Zhu De [Chu Teh]
Commander and founder of Chinese Red
Army and Field Marshal of the people's Liberation Army
"What kind of war to fight depends
on what kinds of arms we have ..."
Marshal Zhu De
Zhu De is regarded as a founder member of
the Red Army (the forerunner of the people's Liberation Army
[PLA]), and the military tactician who engineered the revolution
from which emerged the people's Republic of China. He was
one of Mao Zedong's closest comrade-in-arms during the revolution
and civil war in China. He commanded the Chinese Red Army
against Jiang Jieshi's [Chiang Kaishek] Nationalist Army in
1930-1933 and in the Long March; against the Japanese in Sino-Japanese
War, and again against the Nationalist Army in the Civil War
of 1945-1949. Together with Mao Zedong, they made a formidable
team during the Communist struggle to power. While Mao formulated
political doctrines and Zhu De provided the military leadership
to transform the doctrines into action. They laboured to reorganise
the Red Army into a force fit to resist attacks by the Kuomintang,
warlords and Japanese troops.
Zhu De was born in 1886 in Yilong county,
a hilly and isolated section north of Sichuan Province. Hailing
from a large farming family of humble origins, Zhu De was
one of thirteen children. He was raised by his elder uncle,
a landlord. After his elementary and secondary education which
was funded by his clan, Zhu De went to Chengdu to study physical
education before joining the army.
Zhu De was one of the few privileged Red
Army leaders to receive professional military education. Zhu
De entered the Yunnan Military Academy in Kunming in 1908
and went on to teach in the academy after his graduation.
He participated in military campaigns with armies of the Yunnan
warlords. He commanded units along the China-Laos border and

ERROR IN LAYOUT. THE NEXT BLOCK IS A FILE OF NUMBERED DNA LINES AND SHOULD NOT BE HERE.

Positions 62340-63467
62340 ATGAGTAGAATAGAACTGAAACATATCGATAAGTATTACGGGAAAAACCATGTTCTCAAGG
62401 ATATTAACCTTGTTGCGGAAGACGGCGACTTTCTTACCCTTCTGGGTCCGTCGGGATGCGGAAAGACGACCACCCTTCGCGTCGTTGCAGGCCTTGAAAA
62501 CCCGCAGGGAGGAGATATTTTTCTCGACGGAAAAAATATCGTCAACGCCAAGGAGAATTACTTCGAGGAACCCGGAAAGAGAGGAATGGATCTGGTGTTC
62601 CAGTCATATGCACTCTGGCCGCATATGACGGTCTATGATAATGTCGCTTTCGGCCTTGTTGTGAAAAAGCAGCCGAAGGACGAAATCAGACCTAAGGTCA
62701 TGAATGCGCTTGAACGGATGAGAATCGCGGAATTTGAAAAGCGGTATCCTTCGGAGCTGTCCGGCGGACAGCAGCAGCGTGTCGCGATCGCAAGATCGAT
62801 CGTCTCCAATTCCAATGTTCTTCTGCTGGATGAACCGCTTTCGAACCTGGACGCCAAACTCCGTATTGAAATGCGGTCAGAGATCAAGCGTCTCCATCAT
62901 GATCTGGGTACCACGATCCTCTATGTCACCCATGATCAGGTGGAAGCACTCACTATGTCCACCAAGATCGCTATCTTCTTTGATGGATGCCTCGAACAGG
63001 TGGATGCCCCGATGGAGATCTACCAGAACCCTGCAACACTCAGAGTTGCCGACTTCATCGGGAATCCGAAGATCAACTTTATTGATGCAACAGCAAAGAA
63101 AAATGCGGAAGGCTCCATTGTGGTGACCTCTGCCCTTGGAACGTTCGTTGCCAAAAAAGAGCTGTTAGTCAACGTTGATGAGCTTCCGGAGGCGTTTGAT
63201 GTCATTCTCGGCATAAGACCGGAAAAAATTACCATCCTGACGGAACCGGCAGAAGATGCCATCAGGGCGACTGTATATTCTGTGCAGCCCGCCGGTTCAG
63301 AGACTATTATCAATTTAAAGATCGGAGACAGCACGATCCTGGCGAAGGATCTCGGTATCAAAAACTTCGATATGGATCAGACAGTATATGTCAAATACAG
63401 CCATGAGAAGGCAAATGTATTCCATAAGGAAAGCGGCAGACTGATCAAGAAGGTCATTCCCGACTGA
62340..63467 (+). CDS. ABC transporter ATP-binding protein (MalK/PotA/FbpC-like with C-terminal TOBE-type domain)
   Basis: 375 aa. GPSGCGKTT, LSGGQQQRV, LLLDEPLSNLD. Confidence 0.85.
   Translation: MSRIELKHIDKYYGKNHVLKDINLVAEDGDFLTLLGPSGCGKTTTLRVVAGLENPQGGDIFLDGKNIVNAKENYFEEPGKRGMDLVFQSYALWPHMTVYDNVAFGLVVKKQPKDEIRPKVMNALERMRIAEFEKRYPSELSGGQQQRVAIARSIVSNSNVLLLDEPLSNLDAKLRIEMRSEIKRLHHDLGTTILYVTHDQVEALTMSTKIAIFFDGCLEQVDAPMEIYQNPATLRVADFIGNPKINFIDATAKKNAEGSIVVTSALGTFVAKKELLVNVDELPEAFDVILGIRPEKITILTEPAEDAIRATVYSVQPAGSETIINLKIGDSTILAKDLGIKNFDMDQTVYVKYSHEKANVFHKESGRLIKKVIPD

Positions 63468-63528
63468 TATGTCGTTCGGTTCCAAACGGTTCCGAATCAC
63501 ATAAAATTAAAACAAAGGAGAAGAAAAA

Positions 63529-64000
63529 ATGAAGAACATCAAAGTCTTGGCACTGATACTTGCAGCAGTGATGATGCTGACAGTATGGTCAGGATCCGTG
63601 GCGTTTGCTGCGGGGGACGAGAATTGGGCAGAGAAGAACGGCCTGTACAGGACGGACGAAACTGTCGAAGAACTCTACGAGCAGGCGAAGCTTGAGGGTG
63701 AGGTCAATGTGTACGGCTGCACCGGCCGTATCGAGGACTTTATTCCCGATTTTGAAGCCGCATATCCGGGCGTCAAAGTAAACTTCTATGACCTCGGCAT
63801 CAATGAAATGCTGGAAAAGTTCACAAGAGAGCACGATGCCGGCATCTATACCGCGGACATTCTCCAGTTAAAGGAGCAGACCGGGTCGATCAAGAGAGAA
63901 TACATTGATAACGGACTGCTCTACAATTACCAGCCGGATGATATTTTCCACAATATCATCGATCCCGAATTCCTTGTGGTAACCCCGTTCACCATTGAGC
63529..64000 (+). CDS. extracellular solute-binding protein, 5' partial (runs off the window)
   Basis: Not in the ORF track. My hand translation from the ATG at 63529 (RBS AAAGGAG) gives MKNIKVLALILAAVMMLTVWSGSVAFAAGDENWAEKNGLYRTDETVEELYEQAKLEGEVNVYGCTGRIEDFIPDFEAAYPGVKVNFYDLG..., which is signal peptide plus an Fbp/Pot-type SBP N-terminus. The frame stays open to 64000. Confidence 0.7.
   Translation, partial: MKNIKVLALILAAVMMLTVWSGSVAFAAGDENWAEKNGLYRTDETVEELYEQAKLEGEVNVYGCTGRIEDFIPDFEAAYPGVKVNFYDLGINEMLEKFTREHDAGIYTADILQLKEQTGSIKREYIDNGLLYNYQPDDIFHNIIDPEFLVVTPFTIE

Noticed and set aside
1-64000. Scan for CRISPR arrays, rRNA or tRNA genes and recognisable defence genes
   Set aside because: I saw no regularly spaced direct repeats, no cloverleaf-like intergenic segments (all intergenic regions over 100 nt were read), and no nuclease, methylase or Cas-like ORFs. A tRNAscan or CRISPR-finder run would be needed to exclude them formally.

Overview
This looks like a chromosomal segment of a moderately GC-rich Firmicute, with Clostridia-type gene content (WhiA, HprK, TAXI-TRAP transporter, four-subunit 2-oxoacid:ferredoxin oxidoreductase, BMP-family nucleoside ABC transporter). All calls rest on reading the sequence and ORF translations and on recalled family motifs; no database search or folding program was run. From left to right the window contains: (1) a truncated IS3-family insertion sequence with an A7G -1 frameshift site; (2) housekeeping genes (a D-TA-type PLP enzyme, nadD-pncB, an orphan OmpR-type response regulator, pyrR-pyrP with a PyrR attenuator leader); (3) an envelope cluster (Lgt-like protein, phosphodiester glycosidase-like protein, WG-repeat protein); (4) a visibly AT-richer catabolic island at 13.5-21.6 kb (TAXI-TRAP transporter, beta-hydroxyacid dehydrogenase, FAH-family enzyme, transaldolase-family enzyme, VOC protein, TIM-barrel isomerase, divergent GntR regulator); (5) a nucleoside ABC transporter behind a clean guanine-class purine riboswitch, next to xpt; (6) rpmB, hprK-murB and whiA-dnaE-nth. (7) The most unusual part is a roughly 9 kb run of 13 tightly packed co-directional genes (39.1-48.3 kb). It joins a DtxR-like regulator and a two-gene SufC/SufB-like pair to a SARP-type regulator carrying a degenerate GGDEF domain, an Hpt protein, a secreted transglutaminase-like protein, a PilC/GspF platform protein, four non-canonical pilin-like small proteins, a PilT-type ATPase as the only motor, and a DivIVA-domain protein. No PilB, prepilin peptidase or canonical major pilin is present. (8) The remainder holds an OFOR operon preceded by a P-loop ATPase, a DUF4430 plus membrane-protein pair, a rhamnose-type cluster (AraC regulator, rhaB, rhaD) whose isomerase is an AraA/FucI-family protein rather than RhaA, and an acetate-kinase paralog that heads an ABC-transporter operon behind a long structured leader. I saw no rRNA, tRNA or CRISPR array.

the China-Vietnam border during early Republican years. During
this time, Zhu De developed a strong opium habit but managed
to recover from the addiction in 1922 at a Shanghai hospital.
Zhu De began to read Marxism and Leninism
in Shanghai. The turning point came in late 1922, during his
mid-30s, when he went to Europe. He first went to Germany
to study at the Gottingen University (1922-25) before joining
the Communist party with Zhou Enlai and others as his sponsors.
He was arrested twice for his revolutionary activities and
was eventually exiled. In July 1925, he travelled to the Soviet
Union to study military affairs before returning to China
After taking part in several abortive Communist
uprisings in Huzhou, Shunqing, and Nanchang in 1927, where
Zhu De played the role of a "highly-placed 'mole' in
the local Nationalist forces", he moved into the Fujian
Province and reorganised his units into the "Nine Revolutionary
Army". Influenced by his early military training, Zhu
De emphasised conventional fighting methods. Other Chinese
Communist leaders such as Mao Zedong, however, preferred guerrilla
units and tactics. By 1928, Zhu De joined forces with Mao
at Jinggangshan where the Fourth Army of the Chinese Workers
and Peasants' Red Army was formed with Zhu De as commander.
Zhu De adopted the "lure the enemy in deep" principle,
concentrating on a superior force to destroy the enemy one
by one. Using a combination of regular mobile and partisan
guerrilla operations, Zhu De and Mao achieved significant
victories against the Nationalist encirclement campaign in